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Analysis: Giuliani Escalates Effort to Erode Legitimacy of Mueller Probe
Trump lawyer attacks Sessions, Comey and casts president as victim of ‘crimes’

Former Mayor of New York Rudy Giuliani prepares to speak at the Conference on Iran earlier this month shortly after being added to President Donald Trump’s legal team. (Tasos Katopodis/Getty Images)

Former FBI Director James Comey is a “proven liar” and Attorney General Jeff Sessions “didn’t step up” to shut down an “unjustifiable investigation.” Those were just two of the claims made Friday by Rudy Giuliani, one of President Donald Trump’s lawyers, as he continued an escalating effort to erode the legitimacy of the Justice Department’s Russia probe.

As Special Counsel Robert S. Mueller III and his team continue their probe of Russian meddling in the 2016 U.S. election, possible coordination with the Trump-Pence campaign, and whether the president obstructed justice, Giuliani — joined by Trump and others — are executing a strategy intended to raise doubts about the necessity of the investigation, whether Mueller and the FBI are out to get Trump, and the special counsel’s tactics.

Former NATO, DHS Officials Launch Election Interference Commission
Independent group aims to stop Russian and other meddlers in future elections

Former Homeland Security Secretary Michael Chertoff testifies during the Senate Judiciary hearing on immigration. Chertoff is co-chairing a commission to prevent election interference. (Scott J. Ferrell/CQ Roll Call file photo)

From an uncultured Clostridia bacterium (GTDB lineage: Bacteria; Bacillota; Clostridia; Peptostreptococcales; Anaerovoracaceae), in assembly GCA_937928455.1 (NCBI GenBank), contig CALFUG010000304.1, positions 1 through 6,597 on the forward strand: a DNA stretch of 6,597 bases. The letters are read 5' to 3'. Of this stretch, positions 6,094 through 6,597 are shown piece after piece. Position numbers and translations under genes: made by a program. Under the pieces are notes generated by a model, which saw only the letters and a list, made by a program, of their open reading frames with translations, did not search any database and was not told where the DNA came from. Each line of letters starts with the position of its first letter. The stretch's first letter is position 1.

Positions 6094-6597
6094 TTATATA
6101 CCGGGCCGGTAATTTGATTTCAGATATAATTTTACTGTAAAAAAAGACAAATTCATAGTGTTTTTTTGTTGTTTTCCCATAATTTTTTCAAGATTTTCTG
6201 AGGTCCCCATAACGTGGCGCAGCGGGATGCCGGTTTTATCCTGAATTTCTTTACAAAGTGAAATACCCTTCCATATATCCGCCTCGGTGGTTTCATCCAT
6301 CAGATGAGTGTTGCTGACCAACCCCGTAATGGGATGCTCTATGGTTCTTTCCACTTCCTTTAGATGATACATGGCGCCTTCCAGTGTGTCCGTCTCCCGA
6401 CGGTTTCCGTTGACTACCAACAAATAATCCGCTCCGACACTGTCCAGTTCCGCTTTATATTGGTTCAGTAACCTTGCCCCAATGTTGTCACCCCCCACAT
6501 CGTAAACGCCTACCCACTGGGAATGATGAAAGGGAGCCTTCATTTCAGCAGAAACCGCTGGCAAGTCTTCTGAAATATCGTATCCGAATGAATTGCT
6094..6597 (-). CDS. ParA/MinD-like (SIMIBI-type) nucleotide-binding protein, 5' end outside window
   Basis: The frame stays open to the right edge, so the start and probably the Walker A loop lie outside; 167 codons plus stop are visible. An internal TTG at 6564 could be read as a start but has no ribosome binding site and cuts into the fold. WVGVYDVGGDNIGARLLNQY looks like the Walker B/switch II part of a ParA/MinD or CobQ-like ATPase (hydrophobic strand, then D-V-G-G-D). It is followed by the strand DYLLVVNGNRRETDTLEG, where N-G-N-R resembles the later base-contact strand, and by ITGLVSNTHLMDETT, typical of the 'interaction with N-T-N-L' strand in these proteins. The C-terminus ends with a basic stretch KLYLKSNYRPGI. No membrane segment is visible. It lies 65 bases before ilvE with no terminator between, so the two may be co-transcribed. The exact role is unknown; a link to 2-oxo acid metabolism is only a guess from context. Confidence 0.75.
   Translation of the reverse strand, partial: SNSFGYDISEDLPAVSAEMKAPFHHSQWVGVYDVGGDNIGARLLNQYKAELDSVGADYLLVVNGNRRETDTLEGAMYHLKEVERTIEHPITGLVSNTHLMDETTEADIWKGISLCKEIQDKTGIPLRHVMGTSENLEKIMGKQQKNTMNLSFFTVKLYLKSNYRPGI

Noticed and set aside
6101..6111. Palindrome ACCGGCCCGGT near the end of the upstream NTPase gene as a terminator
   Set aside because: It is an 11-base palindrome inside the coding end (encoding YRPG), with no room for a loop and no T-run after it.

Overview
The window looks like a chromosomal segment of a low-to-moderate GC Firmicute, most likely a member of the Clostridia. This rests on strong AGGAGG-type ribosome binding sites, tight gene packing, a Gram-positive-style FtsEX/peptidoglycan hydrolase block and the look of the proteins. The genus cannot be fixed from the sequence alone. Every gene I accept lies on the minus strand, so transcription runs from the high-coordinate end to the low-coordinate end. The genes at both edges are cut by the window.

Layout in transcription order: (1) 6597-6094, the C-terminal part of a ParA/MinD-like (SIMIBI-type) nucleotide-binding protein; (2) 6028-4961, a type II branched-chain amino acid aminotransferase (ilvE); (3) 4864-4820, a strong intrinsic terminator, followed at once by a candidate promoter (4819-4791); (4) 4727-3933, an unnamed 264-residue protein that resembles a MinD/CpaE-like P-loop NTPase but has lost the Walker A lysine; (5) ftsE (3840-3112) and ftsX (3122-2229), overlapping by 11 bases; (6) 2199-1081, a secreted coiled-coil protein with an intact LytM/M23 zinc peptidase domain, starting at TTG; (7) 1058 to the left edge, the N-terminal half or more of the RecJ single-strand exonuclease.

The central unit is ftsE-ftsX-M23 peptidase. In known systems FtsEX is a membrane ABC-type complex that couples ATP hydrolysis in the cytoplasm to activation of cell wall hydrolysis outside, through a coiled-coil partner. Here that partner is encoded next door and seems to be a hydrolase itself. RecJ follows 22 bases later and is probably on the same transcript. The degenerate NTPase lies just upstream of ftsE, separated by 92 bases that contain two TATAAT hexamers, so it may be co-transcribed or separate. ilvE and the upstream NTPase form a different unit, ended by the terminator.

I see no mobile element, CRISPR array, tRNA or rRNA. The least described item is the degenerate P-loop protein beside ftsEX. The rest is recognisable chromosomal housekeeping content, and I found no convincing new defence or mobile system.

The United States, NATO and the European Union launched a commission to prevent election interference Friday.

Former NATO chief and Danish Prime Minister Anders Fogh Rasmussen and former Homeland Security secretary Michael Chertoff announced the Transatlantic Commission on Election Integrity in Washington at a press conference.

Opinion: The Special Counsel Probe Is Tainted
Rod Rosenstein must act to restrict an investigation gone rogue

Deputy Attorney General Rod Rosenstein should immediately restrict the actions of the special counsel to issues involving the 2016 election, as originally required, Smith writes. (Tom Williams/CQ Roll Call file photo)

It’s time for special counsel Robert S. Mueller III to be restrained. The process is tainted, which should limit, if not end, the investigation.

There is a legal term called “fruit of the poisonous tree.” If the evidence, or tree, is tainted, then anything gained from the evidence — the fruit — is tainted as well.

Capitol Ink | Follow The Money

If Not Gina Haspel, Then Who?
Opposition to career officer comes with risk of less palatable alternative

CIA Director nominee Gina Haspel has her confirmation hearing before the Senate Intelligence Committee on Wednesday. (Sarah Silbiger/CQ Roll Call)

If not Gina Haspel, then who would be behind door No. 2?

Senate Democrats have concerns about Haspel, the CIA director nominee, ahead of her Wednesday confirmation hearing before the Intelligence Committee, but they might want to consider the potential alternatives.

Capitol Ink | Walkover

Facebook Hires Ex-GOP Senator To Advise On Anti-Conservative Bias
Democrats and Republicans in Congress have quarreled over existence of such bias